But if you actually y’know, read the warning, you’ll see it’s because they identify OneCoin as a Ponzi scheme, reliant on a constant influx of new investors.
That is supposed to be the wallet they plan on using for commission payouts.
This website is located in Sofia Bulgaria and shares the same “physical” address as the One World Foundation charity scam ran by OneCoin which both point to the same bank address.
They also state in their FAQ that commissions will be payed out through OnePay
Unless they get a payout solution going, there is going to be an uproar. As Oz stated perhaps the top affiliates are being paid through manual intervention through bank wires, but they will need automation here soon unless they plan on bolting on July 4th.
Oz, your translation is the correct one. Ted Nuyten’s is BS.
Ted doesn’t even link directly to the warning. Only to the front page of the Hungarian National Bank.
Also, they say “Pyramid” 3 times in that report yet Ted says they didn’t say Pyramid at all and tried to make it sound like a generalized cryptocurrency warning when it was clearly calling out OneCoin.
Then somehow he was able to get a response from Ruja in a single day in a prepared statement that had nothing to do with the alert.
Mr. Nuyten seems to not have learned anything from Troy Dooly and the Zeek Rewards fiasco.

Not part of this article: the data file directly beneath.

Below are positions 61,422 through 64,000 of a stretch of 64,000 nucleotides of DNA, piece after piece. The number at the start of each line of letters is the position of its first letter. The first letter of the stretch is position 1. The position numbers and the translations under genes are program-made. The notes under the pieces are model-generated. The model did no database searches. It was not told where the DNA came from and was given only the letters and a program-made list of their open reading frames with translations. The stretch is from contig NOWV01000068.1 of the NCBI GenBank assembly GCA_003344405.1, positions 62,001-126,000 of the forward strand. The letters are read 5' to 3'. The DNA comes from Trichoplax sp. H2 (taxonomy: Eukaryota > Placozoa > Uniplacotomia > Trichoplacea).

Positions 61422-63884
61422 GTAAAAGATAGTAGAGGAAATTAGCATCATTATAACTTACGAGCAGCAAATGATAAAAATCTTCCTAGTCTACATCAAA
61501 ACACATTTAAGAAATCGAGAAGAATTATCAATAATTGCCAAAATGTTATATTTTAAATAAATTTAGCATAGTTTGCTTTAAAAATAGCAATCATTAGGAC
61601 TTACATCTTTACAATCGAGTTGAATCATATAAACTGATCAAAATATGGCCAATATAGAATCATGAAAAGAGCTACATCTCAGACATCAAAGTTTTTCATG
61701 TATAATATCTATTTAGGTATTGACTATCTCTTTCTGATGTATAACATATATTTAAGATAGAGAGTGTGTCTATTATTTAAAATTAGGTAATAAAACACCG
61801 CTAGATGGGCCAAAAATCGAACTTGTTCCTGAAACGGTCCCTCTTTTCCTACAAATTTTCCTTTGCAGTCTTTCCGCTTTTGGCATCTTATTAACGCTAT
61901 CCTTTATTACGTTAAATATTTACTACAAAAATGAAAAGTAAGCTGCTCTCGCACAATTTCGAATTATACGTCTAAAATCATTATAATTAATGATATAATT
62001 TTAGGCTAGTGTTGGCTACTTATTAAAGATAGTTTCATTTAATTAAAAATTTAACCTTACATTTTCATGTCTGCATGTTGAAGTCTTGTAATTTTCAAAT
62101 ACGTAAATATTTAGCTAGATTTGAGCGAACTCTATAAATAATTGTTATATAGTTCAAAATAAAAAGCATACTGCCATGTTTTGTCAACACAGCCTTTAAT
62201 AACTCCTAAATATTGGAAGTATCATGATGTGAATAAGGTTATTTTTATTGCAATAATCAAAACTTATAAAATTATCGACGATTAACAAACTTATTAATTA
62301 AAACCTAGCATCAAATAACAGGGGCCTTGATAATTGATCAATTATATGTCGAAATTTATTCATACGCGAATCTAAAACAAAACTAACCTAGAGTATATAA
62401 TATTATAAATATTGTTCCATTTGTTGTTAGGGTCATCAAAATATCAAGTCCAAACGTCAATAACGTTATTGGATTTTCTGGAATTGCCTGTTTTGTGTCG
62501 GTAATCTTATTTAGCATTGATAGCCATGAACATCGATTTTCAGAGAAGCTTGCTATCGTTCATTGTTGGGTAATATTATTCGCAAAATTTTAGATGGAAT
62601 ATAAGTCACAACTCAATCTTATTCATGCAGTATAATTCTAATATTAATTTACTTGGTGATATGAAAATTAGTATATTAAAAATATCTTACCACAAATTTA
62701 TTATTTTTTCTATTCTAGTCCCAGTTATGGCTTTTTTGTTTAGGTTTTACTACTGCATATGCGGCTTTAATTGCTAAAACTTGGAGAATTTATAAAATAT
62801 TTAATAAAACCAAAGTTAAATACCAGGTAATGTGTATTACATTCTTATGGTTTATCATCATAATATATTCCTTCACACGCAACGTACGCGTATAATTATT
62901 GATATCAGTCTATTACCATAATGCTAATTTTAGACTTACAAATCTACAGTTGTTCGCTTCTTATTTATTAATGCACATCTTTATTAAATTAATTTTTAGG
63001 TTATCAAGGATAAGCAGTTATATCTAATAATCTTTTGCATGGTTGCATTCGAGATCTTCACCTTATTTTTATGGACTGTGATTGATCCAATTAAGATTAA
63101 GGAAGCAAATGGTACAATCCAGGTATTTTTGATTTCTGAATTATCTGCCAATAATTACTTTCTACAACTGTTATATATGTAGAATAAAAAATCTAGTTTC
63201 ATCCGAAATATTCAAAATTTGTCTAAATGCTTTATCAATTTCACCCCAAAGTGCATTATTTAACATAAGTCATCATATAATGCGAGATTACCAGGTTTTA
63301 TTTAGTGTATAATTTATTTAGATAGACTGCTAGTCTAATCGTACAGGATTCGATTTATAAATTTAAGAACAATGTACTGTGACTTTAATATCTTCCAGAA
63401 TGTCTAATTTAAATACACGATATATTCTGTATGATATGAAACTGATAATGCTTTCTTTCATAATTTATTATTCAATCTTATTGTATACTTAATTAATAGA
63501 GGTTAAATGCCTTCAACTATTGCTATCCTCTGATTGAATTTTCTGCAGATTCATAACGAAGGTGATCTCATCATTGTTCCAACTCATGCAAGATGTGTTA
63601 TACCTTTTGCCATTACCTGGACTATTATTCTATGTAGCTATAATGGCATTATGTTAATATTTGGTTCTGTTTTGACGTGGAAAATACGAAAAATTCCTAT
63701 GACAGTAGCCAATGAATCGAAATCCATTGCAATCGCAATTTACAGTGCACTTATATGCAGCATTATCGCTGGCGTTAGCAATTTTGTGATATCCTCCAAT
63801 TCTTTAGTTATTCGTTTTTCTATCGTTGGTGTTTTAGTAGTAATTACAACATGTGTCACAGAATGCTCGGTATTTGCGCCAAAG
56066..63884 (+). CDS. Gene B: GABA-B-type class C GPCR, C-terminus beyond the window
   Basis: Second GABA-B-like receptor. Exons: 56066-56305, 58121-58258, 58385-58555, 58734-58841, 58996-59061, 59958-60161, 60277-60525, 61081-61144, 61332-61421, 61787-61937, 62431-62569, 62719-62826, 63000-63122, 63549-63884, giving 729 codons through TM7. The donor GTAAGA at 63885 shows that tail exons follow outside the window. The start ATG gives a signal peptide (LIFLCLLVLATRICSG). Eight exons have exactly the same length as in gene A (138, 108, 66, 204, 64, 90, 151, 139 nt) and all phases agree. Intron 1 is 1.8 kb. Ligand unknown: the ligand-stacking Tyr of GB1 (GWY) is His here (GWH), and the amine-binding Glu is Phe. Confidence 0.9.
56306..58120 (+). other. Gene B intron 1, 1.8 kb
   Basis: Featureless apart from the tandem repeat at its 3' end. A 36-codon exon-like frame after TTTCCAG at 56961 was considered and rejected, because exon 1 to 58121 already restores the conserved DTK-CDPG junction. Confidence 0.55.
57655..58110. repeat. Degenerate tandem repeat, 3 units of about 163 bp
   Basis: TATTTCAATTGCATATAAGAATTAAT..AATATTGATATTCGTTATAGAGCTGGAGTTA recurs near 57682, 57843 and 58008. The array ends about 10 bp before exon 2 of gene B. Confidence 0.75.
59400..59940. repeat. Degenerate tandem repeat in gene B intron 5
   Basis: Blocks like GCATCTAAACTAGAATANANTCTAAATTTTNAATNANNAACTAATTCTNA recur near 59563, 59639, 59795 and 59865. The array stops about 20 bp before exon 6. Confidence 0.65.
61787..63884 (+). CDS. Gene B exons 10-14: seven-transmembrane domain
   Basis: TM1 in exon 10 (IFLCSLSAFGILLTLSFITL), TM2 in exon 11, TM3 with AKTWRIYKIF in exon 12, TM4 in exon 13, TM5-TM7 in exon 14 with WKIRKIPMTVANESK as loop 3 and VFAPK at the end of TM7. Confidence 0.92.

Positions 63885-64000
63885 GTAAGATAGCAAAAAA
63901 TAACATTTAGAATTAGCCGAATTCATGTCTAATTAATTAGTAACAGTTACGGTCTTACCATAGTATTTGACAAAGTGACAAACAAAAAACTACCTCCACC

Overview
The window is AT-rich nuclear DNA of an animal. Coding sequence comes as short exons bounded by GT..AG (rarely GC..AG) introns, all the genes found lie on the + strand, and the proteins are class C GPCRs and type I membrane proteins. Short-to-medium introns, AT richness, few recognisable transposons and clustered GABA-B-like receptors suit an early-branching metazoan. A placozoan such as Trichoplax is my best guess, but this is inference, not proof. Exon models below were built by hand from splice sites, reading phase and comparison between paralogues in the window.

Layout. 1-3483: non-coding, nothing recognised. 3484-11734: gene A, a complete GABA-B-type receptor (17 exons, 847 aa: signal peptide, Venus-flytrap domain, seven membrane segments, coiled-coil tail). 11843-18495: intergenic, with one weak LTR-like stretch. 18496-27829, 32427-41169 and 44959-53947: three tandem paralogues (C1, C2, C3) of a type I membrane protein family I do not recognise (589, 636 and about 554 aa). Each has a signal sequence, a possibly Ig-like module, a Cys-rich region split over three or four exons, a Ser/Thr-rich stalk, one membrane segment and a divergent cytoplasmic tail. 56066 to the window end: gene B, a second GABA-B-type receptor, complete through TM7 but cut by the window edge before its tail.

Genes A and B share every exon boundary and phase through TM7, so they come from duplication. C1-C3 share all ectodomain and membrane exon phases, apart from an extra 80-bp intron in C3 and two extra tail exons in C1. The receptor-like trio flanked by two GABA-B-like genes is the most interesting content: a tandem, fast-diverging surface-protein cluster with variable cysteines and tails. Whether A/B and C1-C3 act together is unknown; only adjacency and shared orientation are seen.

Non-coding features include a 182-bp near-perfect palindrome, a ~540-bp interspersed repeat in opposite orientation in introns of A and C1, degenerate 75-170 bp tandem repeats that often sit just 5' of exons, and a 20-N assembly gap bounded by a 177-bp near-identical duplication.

Like Troy, Ted is totally soft soaping legitimate concerns and it seems like the only “due diligence” he performed for his article was to go to OneCoin insiders to ask how they want to spin this.
Both Troy and Zeek were inside the US so when Mr. Dooly was found to having been paid for his coverage of what was later held to be an unregistered security the SEC slapped him on the wrist and fined him.
OneCoin and Nuyten present a more complicated jurisdictional situation but if he is found to either having been paid or otherwise profiting from OneCoin I wouldn’t be surprised if Ted found himself in the cross hairs of one regulatory body or another.
A factor in Troy Dooly’s case was that he had signed an NDA with RVG, “try to improve the publicity of ZeekRewards, but don’t tell anyone”.
And he probably tried to use it as an excuse when he was confronted with it. “The company demanded me to sign an NDA, so I didn’t have any choice”.